Matching Items (2)

148450-Thumbnail Image.png

Initial experiment of Adaptive Therapy to control Breast Cancer

Description

Adaptive therapy utilizes competitive interactions between resistant and sensitive cells by keeping some sensitive cells to control tumor burden with the aim of increasing overall survival and time to progression.

Adaptive therapy utilizes competitive interactions between resistant and sensitive cells by keeping some sensitive cells to control tumor burden with the aim of increasing overall survival and time to progression. The use of adaptive therapy to treat breast cancer, ovarian cancer, and pancreatic cancer in preclinical models has shown significant results in controlling tumor growth. The purpose of this thesis is to draft a protocol to study adaptive therapy in a preclinical model of breast cancer on MCF7, estrogen receptor-positive, cells that have evolved resistance to fulvestrant and palbociclib (MCF7 R). In this study, we used two protocols: drug dose adjustment and intermittent therapy. The MCF7 R cell lines were injected into the mammary fat pads of 11-month-old NOD/SCID gamma (NSG) mice (18 mice) which were then treated with gemcitabine.<br/>The results of this experiment did not provide complete information because of the short-term treatments. In addition, we saw an increase in the tumor size of a few of the treated mice, which could be due to the metabolism of the drug at that age, or because of the difference in injection times. Therefore, these adaptive therapy protocols on hormone-refractory breast cancer cell lines will be repeated on young, 6-week old mice by injecting the cell lines at the same time for all mice, which helps the results to be more consistent and accurate.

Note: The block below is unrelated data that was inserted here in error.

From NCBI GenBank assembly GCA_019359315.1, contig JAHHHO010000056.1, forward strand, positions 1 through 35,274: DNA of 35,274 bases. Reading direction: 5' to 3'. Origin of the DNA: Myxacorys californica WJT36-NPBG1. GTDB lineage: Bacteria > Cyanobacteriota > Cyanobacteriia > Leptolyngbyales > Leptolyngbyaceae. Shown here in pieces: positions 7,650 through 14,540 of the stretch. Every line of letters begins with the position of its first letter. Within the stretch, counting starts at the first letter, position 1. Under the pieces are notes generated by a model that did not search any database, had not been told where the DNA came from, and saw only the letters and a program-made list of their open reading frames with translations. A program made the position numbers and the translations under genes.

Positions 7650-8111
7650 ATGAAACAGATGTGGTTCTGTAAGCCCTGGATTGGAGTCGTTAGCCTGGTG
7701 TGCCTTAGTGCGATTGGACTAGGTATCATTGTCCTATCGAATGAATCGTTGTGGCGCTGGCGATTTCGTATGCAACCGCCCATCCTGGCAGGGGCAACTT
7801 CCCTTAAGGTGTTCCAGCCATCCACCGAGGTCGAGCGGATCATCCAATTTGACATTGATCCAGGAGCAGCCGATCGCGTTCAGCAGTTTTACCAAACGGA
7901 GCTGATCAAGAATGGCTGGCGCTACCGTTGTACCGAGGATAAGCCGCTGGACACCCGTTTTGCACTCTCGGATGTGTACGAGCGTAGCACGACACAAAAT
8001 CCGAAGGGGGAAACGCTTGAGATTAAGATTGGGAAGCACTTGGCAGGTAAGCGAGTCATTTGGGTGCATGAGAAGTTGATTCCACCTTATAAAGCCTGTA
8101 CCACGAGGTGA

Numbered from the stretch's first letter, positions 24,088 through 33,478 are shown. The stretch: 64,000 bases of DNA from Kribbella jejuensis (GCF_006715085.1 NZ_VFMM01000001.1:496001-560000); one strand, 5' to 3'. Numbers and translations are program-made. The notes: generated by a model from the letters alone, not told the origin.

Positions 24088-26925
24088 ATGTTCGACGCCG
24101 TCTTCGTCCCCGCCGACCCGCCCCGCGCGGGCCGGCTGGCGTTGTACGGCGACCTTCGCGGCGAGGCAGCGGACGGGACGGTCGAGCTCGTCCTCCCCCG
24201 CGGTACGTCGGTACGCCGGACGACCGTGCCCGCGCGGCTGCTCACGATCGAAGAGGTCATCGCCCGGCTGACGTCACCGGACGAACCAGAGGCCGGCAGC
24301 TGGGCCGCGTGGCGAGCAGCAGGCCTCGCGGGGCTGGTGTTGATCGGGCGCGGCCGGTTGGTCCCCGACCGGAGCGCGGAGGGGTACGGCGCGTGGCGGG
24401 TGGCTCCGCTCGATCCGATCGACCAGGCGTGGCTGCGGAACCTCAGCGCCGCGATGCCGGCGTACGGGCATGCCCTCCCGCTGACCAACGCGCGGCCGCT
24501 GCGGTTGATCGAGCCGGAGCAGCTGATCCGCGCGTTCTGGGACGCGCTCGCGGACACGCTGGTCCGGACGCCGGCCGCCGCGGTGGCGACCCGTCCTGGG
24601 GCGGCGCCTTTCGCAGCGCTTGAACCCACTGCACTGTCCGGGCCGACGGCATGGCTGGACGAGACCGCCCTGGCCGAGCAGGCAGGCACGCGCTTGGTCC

Contributors

Agent

Created

Date Created
  • 2021-05

158829-Thumbnail Image.png

Drug Modeling Dynamics in the Treatment of Prostate Cancer

Description

Efforts to treat prostate cancer have seen an uptick, as the world’s most commoncancer in men continues to have increasing global incidence. Clinically, metastatic
prostate cancer is most commonly treated

Efforts to treat prostate cancer have seen an uptick, as the world’s most commoncancer in men continues to have increasing global incidence. Clinically, metastatic
prostate cancer is most commonly treated with hormonal therapy. The idea behind
hormonal therapy is to reduce androgen production, which prostate cancer cells
require for growth. Recently, the exploration of the synergistic effects of the drugs
used in hormonal therapy has begun. The aim was to build off of these recent
advancements and further refine the synergistic drug model. The advancements I
implement come by addressing biological shortcomings and improving the model’s
internal mechanistic structure. The drug families being modeled, anti-androgens,
and gonadotropin-releasing hormone analogs, interact with androgen production in a
way that is not completely understood in the scientific community. Thus the models
representing the drugs show progress through their ability to capture their effect
on serum androgen. Prostate-specific antigen is the primary biomarker for prostate
cancer and is generally how population models on the subject are validated. Fitting
the model to clinical data and comparing it to other clinical models through the
ability to fit and forecast prostate-specific antigen and serum androgen is how this
improved model achieves validation. The improved model results further suggest that
the drugs’ dynamics should be considered in adaptive therapy for prostate cancer.

Contributors

Agent

Created

Date Created
  • 2020